The Canada Revenue Agency (CRA) recently ruled on a post-mortem “pipeline” transaction involving a private corporation whereby the children of the last-to-die parent (B) received shares of a private corporation where the deceased had reported a deemed disposition gain on their final income tax return.
A pipeline transaction is a form of transaction whereby the assets of a corporation are distributed to shareholders utilizing the high adjusted cost base resulting from the capital gains realized on death, rather than as a distribution in the form of a dividend. In this sense, the use of a pipeline is often justified as avoiding “double-tax” in the sense that there has been tax imposed as a capital gain on the death of the shareholder followed by further tax in the form of a dividend realized when the assets are distributed. Both of these taxes would be shareholder-level taxes on ultimately the same assets (additional corporate-level tax may apply if the assets of the corporation have accrued but unrealized capital gains).
The steps in the proposed plan see the children incorporate a new corporation, Newco. Next the children will transfer the shares in the corporation received on B’s death to Newco in exchange for a promissory note having a principal amount equal to such child’s adjusted cost base of such shares (being the fair market value of the shares at B’s death) and shares of Newco. Following a period of at least one year, Newco and the corporation will amalgamate and the promissory notes will be repaid.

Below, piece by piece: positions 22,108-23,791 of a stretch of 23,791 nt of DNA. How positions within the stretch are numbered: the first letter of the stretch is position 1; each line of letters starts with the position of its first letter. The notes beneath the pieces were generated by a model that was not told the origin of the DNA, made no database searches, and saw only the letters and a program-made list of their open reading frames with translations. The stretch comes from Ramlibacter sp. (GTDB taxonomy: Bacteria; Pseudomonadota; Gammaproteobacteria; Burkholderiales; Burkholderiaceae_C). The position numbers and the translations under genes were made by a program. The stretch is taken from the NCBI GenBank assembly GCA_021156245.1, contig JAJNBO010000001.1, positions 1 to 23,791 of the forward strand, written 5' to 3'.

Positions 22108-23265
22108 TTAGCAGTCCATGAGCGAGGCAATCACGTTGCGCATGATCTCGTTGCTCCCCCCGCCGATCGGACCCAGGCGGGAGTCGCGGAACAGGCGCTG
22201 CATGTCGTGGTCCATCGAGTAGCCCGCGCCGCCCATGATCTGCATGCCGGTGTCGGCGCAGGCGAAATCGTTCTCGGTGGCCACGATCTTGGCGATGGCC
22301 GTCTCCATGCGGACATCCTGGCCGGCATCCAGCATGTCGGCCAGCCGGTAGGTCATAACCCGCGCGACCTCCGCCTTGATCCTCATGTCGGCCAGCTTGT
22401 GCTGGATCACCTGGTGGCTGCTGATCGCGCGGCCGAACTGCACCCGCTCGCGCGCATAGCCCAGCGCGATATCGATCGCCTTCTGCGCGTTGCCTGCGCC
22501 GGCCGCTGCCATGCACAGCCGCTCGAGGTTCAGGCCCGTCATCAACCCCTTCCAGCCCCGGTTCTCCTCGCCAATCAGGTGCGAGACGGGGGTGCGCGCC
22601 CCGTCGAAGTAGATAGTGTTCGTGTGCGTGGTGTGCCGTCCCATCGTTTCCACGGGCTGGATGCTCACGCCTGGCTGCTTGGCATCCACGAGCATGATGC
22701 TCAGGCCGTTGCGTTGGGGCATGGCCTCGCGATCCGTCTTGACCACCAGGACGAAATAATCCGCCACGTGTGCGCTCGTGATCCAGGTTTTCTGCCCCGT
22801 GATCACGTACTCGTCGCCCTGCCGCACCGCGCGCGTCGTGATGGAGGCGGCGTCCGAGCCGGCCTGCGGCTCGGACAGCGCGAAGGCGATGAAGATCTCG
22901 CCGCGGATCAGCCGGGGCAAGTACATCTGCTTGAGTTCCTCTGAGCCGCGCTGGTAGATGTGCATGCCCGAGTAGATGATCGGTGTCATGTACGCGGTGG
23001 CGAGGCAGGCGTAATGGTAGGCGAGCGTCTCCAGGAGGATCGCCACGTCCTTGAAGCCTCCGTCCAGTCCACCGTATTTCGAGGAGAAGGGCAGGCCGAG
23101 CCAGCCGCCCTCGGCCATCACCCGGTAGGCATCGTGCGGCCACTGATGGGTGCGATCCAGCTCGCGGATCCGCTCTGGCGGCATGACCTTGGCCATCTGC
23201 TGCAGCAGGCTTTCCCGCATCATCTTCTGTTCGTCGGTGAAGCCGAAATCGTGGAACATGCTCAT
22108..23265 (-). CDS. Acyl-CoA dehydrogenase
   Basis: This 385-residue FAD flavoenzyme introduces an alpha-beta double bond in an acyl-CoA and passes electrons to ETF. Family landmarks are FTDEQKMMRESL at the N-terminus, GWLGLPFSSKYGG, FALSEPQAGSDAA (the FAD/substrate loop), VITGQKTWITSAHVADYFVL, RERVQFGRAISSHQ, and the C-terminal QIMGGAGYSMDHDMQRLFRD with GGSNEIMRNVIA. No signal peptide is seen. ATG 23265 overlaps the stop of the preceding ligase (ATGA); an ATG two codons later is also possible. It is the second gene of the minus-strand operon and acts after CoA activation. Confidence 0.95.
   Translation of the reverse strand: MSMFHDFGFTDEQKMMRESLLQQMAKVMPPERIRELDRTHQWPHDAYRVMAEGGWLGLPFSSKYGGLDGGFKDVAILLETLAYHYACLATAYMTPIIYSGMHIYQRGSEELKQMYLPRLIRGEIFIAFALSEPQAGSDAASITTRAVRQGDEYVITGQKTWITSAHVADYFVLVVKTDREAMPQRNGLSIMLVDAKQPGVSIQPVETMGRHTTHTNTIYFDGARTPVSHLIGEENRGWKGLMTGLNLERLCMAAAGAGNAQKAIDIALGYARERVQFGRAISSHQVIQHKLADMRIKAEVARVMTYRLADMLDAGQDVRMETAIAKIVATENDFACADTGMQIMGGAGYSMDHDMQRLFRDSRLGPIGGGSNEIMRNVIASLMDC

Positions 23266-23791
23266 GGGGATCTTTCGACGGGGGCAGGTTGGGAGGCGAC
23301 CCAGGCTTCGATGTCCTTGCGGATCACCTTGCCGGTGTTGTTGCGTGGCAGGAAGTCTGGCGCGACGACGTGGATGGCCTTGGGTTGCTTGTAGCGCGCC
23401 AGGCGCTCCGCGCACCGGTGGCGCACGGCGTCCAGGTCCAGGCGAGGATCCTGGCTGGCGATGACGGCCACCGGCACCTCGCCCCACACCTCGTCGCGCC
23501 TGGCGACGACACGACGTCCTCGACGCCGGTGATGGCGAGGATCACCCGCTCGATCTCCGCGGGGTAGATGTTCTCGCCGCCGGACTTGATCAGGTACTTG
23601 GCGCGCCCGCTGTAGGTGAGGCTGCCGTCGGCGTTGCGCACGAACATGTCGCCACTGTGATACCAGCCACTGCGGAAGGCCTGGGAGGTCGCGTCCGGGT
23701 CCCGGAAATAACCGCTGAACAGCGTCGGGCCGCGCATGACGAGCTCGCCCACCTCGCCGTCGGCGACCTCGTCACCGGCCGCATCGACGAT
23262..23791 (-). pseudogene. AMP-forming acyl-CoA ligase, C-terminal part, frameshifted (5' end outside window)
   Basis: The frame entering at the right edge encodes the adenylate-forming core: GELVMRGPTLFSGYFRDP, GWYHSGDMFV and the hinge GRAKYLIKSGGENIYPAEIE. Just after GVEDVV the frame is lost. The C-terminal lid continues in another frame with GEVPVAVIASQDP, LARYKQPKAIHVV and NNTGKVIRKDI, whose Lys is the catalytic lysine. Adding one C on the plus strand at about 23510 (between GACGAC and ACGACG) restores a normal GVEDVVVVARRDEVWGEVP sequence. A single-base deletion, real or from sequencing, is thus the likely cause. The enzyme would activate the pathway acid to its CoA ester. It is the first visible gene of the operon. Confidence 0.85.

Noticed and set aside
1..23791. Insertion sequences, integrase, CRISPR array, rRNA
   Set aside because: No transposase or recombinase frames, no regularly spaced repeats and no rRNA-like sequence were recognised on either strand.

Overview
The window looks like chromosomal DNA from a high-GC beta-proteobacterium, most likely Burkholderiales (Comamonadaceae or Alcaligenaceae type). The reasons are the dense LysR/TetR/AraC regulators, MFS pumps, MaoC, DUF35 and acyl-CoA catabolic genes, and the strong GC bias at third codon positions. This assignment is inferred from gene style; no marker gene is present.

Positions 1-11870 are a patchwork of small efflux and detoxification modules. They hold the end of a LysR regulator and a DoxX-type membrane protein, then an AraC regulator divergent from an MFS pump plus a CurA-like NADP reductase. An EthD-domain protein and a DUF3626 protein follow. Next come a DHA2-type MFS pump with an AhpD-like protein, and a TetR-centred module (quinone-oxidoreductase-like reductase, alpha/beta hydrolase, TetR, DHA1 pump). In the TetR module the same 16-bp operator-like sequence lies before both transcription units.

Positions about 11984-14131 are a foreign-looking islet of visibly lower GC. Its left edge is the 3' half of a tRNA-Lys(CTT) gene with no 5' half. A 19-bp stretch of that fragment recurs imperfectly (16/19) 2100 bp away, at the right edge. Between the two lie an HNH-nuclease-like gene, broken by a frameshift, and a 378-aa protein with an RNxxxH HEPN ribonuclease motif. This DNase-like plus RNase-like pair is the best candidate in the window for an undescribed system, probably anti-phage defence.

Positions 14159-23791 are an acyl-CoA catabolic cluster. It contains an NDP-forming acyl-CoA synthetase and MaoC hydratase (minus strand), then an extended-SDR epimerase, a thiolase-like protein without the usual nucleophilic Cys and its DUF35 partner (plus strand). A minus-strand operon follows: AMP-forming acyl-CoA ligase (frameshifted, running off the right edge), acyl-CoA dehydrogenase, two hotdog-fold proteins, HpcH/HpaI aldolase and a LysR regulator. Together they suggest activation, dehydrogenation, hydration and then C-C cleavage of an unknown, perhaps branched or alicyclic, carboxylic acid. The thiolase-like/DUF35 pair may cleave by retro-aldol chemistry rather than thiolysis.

In implementing a pipeline, the general concern is that the repayment of the promissory note is considered a dividend equal to the amount or value of the funds or property distributed, minus (b) the reduction in the paid-up capital in respect of the shares of that class. As a result of this concern, it is commonplace for a pipeline ruling to provide the one-year “cooling off” period prior to a distribution of the corporation’s assets.
The CRA has issued favourable rulings where there is a one-year cooling off period that starts with repayment of the promissory note(s) – good things do come to those who wait.